This seems to me a much better way of greeting dinner guests. It should be a starting assumption that everyone we meet is carrying baggage. Everyone is hurting. We have to be able to meet people at their most vulnerable and our most sympathetic.

As lockdown eases, I am aware that many people are only just processing what we have been through. I am not by any means comparing what we have experienced to the Holocaust, but we have certainly been through something unprecedented and destabilising. Our old certainties about our religion, our health, and our community have been disrupted. We have known death, heartache, family struggles and isolation.

Now we meet each other. We can choose what responses we adopt. We will meet people who seem wicked, or who seem naïve, or who seem like they know it all, or who seem like they have nothing to say. We may well want to blunt our teeth at them and put them in their place. We may want to be impatient or patronising.

But the better response, the more Jewish response, will be to meet them where they are, and hear them in their hurt. Whatever type of child they seem to be, the important thing to remember is that inside them is a child. Someone inside of them is vulnerable, scared, and looking for assurance. Someone inside of you is the same.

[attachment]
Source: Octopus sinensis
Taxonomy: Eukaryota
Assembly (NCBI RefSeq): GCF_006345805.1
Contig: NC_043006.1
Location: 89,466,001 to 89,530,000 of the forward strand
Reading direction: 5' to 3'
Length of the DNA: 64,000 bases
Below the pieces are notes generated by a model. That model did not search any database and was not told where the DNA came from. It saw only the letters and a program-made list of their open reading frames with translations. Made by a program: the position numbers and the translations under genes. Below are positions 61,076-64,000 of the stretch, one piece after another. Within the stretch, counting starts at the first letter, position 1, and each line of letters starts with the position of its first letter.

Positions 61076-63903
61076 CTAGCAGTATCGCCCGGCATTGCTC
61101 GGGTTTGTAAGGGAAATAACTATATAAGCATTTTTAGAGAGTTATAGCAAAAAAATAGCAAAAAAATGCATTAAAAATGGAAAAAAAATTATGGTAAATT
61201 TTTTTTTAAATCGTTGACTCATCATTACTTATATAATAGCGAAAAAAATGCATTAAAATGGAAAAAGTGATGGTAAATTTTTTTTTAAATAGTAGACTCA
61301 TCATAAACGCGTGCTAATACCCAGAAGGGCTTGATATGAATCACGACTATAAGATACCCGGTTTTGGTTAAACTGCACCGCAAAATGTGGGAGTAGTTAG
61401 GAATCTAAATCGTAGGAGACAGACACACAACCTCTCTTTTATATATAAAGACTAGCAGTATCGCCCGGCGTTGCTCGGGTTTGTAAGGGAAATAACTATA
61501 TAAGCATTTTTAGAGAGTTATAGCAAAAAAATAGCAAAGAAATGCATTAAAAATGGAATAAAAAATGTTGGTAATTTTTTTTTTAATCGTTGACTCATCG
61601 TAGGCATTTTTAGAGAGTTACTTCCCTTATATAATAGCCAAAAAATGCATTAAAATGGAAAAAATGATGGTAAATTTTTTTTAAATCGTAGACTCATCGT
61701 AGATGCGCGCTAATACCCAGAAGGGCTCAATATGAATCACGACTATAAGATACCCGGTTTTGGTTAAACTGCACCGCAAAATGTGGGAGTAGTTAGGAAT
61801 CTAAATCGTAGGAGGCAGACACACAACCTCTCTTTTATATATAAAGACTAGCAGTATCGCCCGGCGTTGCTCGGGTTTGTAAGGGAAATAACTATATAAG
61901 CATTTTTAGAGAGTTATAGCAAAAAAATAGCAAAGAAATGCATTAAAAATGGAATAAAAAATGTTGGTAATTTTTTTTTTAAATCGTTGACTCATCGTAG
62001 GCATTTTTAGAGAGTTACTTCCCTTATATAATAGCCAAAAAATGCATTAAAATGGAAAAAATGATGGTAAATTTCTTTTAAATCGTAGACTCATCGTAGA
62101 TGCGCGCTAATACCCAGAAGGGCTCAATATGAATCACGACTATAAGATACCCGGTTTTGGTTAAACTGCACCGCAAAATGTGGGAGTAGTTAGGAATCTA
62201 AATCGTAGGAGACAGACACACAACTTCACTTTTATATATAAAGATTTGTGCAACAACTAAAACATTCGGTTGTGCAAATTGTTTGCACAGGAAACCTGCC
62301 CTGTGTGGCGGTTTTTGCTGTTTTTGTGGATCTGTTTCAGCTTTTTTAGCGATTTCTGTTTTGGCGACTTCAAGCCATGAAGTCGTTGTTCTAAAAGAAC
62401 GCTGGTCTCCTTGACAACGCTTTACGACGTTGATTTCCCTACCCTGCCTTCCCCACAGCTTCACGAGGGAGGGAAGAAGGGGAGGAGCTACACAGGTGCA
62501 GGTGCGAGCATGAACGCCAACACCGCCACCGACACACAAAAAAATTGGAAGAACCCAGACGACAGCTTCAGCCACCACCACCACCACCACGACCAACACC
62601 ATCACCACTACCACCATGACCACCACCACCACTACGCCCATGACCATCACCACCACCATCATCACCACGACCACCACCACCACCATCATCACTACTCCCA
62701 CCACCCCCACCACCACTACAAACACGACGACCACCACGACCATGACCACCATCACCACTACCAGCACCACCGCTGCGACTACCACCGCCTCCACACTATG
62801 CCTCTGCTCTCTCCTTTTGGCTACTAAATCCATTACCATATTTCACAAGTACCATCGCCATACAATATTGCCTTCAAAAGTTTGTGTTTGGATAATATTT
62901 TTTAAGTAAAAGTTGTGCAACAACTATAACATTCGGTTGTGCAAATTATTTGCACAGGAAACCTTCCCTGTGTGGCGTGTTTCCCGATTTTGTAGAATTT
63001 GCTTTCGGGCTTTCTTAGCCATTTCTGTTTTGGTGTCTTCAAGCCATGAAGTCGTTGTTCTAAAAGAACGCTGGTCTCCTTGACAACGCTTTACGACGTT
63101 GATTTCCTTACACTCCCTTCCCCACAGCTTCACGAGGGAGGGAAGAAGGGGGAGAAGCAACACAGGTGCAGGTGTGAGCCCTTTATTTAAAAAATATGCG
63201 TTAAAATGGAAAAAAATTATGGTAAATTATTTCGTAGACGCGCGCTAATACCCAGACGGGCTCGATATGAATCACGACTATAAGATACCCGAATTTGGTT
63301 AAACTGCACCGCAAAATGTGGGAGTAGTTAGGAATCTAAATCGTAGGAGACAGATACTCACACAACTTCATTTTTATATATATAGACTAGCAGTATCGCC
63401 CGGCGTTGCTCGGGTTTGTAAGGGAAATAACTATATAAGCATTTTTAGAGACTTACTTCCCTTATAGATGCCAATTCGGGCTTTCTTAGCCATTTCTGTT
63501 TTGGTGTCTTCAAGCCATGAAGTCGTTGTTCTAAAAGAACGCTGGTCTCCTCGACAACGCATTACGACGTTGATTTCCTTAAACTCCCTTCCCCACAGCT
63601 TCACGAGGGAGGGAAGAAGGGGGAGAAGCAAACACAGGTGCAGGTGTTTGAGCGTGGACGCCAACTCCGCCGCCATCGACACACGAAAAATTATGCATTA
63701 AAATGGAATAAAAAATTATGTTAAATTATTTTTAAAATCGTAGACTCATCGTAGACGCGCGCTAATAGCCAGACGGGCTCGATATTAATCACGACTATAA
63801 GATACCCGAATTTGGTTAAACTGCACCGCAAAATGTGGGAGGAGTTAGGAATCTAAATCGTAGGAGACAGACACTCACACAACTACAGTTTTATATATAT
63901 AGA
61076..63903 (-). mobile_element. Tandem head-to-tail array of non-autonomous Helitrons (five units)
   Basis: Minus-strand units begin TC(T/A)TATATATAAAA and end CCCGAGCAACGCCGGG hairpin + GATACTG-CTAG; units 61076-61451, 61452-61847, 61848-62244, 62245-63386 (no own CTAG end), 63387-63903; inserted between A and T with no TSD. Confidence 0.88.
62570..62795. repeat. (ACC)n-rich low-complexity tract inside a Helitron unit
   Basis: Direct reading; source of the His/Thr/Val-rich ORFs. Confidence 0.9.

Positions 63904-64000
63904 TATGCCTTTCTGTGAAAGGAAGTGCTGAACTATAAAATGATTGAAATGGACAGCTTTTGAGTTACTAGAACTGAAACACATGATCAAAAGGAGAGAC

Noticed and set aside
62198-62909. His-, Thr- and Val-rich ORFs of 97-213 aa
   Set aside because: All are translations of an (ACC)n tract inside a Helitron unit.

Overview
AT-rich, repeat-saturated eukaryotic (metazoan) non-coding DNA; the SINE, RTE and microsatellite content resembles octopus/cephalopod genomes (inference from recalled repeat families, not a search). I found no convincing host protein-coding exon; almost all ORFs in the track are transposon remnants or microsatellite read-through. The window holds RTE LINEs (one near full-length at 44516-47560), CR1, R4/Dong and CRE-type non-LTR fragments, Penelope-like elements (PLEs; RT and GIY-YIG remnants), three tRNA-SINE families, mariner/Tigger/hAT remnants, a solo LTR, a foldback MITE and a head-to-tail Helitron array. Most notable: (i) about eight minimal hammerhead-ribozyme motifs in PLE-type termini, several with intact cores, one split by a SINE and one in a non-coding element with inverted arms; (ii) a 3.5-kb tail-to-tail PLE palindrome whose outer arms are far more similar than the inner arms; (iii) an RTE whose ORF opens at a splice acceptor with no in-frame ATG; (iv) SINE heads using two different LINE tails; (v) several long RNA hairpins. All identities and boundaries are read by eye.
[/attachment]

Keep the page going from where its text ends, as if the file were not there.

Let us not label each other and dismiss people, but greet each other with compassion and empathy.

Moadim lesimcha.

Shabbat shalom.

This sermon is for Edgware and Hendon Reform Synagogue, Seventh Day Pesach, 3rd April 2021

interfaith · sermon

Can we claim Jesus as a Jew?

A rabbi and a priest are comparing career trajectories. 

The rabbi asks the priest: “so, you start here, what’s the next level up?”